Pt. 3: What’s Your Name?
After over two decades, Jacob is a much different man from the one who fled his home after cheating his brother. Toiling in his uncle’s fields and experiencing the humiliation of being cheated have matured him. When he has a falling out with his uncle, Jacob decides to move back home, where he will have to face Esau for the first time since Jacob cheated him.
During his return journey, Jacob’s fear of his brother’s reaction grows. Will Esau still be bitter? Will he kill me the moment he sees me? What does his family think of me? These questions were surely swirling through Jacob’s mind as his family treks through the wilderness.
Up to this point, Jacob still identifies with his old self. In Hebrew, Jacob means “usurper” or “ankle-grabber,” a name he received after exiting the womb clinging to Esau’s leg. In the cultural context, it also meant “trickster.” Not only had he literally held his brother’s ankle; he had usurped (or overthrown) his brother through a deception.
Jacob carries the stigma of his mistakes and misdeeds in his name, a label he cannot remove. Deep in this mindset and fearing for his family’s safety, Jacob sends everyone else out of Esau’s reach, resolving to approach him alone. The night before their reunion, Jacob encounters a man whom Jacob wrestles for hours.
The Bible says, “When the man saw that he couldn’t defeat Jacob, he grabbed Jacob’s thigh and tore a muscle in Jacob’s thigh as he wrestled with him. The man said, ‘Let me go because the dawn is breaking.’ But Jacob said, ‘I won’t let you go until you bless me.’ He said to Jacob, ‘What’s your name?’ and he said, ‘Jacob.’ Then he said, ‘Your name won’t be Jacob any longer, but Israel, because you struggled with God and with men and won’” (Genesis 32:25-27).
This is not the only biblical account of God giving someone a new name. In Genesis 17, God changes Abram (“exalted father”) to Abraham (“father of a multitude”). In Hosea 2, God promises to exchange Israel’s nicknames Lo-Ruhamah and Lo-Ammi (“not my loved ones” and “not my people”) for Ruhamah and Ammi (“loved ones” and “my people”). In Matthew 16, Jesus calls Simon (“hearing”) Peter or Cephas (“rock”).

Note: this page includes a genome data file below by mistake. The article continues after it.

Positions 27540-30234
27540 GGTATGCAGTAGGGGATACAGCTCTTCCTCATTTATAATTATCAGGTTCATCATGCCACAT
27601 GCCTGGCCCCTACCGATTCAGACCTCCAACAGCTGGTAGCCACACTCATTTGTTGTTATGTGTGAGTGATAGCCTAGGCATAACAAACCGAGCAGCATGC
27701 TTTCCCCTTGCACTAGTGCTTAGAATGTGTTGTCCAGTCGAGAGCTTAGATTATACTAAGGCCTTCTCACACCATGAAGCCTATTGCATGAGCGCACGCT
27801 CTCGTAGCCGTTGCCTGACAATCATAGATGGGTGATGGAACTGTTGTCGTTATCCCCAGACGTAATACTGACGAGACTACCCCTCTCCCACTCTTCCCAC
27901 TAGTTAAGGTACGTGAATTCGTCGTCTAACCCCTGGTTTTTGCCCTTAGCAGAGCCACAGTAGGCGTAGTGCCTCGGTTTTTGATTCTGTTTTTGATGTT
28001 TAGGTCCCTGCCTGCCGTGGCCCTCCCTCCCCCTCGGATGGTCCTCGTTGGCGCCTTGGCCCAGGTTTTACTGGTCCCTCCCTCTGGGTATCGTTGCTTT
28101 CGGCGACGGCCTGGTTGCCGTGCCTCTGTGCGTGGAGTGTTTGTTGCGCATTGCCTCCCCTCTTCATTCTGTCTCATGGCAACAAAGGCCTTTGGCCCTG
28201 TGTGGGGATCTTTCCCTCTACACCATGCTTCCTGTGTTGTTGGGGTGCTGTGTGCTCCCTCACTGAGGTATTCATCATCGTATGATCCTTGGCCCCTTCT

What do these alterations have in common? In each of these cases, God removes labels that are either meaningless or downright demoralizing. For those of us who struggle with life-controlling issues, labelling is a regular occurrence. We see ourselves as unworthy of a relationship with God, as shameful in His sight and in the presence of our peers. Others label us, too. They see the signs of our struggles and start to identify us as the things we most hate about ourselves.
But God sees what we truly are. He takes away the shame and guilt we place on ourselves. God reminds us that He has a purpose and a plan for us, and even in the midst of our mess, we are victorious if we place our trust in Him.
After this encounter, Jacob finally confronts Esau again. Much to his surprise, Esau welcomes Jacob with open arms. God doesn’t strip only Jacob of his own self-stigmatization, but He also changes Esau’s heart to see Jacob as worthy of love and forgiveness.
As we hand our struggles and shame to God, He replaces our humiliation with His glorious plan for our lives. He also softens the hardened hearts of those whom we have wronged. Giving up our labels is not always an easy process, but if we endure the struggle and let go of the stigma as Jacob did, God promises to rename us in accordance with His glorious plan and purposes.